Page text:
3 years ago, I asked a therapist if she would talk to a cohort of women leaders about being happy. The lady glanced at me over the rim of her martini glass, laughed dryly, and retorted, happiness is a choice.
Her words marked the start of a new adventure for me, a quest to find the secret formula that would effortlessly sustain this elusive state of happiness. My exploration started with the usual reference points of people, things, places and situations, with the focus on acquistion, achievement and gratification.
Increasingly, I realised that my single minded pursuit of happiness was detracting from my immersive experience of other positive feelings – love, hope, optimism, gratitude, excitement, passion, compassion, pride, so on and so forth. My moment of truth came in a movement arts workshop. My body moved with fluid abandon as I embodied joy but was gently held back when called to express other emotions and feelings.
As I struggled to label this sense of restraint, it hit me that many of us are sensitised to reference a limited framework of emotions and feelings in our lived experiences of them and this, limits our ability to sustain happiness and other positive feelings.
The obvious first step for me, was to expand my vocabulary and to be more specific while exploring, observing or talking about feelings and emotions. As I found my words, my comfort and awareness grew; I started to notice that not all emotions were equal. Some had more valence and therefore, a greater ability to either elevate my mood or cause a crash.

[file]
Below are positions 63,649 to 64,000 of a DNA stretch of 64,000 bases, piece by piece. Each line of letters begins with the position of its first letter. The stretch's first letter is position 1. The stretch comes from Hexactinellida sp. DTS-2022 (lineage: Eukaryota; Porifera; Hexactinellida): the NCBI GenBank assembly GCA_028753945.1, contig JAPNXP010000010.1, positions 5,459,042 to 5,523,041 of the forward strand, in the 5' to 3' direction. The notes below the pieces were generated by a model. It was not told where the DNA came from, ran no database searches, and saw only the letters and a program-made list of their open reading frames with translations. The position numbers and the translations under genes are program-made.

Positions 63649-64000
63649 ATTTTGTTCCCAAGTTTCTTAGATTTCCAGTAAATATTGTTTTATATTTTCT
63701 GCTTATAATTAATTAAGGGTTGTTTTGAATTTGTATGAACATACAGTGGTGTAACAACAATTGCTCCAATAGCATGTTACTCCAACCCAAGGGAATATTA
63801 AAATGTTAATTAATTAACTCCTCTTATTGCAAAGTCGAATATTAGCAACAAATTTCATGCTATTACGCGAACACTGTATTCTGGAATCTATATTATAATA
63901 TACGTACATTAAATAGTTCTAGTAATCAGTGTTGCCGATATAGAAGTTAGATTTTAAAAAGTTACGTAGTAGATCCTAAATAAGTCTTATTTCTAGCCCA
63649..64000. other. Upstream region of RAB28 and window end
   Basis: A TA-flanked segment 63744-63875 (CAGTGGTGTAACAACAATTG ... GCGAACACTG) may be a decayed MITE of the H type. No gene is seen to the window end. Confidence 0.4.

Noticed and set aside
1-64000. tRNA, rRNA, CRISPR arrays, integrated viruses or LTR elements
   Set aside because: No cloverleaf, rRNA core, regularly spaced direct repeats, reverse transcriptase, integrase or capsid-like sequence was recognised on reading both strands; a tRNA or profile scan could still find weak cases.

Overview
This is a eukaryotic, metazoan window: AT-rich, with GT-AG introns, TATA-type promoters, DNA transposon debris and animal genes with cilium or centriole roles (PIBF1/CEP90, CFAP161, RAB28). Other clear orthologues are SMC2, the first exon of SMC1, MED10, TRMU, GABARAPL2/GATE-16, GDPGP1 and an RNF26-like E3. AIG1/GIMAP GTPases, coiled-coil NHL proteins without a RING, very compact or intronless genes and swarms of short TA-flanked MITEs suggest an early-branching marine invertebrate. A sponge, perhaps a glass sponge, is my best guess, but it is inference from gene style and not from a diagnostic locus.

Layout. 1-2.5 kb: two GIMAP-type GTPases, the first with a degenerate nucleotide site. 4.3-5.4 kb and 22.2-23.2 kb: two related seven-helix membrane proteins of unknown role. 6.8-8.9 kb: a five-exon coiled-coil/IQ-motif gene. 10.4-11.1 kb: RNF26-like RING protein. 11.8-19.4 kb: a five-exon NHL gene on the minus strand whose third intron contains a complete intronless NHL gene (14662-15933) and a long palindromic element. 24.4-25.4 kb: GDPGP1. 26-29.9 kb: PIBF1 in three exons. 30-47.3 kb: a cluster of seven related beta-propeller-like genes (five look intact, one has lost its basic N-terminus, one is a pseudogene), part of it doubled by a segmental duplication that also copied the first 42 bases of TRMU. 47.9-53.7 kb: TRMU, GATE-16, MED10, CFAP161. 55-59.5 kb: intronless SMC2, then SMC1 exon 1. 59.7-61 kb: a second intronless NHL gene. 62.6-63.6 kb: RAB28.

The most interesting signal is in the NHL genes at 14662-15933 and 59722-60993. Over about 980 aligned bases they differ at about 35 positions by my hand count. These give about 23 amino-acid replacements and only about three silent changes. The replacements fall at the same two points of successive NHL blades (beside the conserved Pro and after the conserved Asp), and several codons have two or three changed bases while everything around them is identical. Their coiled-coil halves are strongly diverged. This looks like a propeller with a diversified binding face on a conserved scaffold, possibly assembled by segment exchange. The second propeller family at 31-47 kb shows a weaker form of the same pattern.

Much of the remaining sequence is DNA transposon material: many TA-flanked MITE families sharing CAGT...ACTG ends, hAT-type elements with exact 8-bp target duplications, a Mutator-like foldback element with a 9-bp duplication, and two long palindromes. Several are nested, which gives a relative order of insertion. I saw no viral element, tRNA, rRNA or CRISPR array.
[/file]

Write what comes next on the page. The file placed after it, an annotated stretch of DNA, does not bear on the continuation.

The formula was staring me in the face. Mindfulness, neutral objectivity and conscious exploration for self regulation helped build and sustain a positive emotional state that not only offered a fuller, deeper experience of the present moment, but also radiated outward to impact and uplift the people around me. The quest had shifted from sustainable happiness to conscious positivity.
Mindfulness and conscious positivity is a part of my daily routine now. Conscious positivity is a practice that requires mindfulness and deep awareness of the self and the present. There are bad days and on such days, I use a practice I call the POP technique – Pause. Observe. Pivot – several times over.
My practice of mindfulness, present moment awareness and conscious positivity continues to be a journey. Interestingly, happiness is now a consistent aspect of this journey than when it was a singular quest of its own. I look forward to more discoveries and experiences.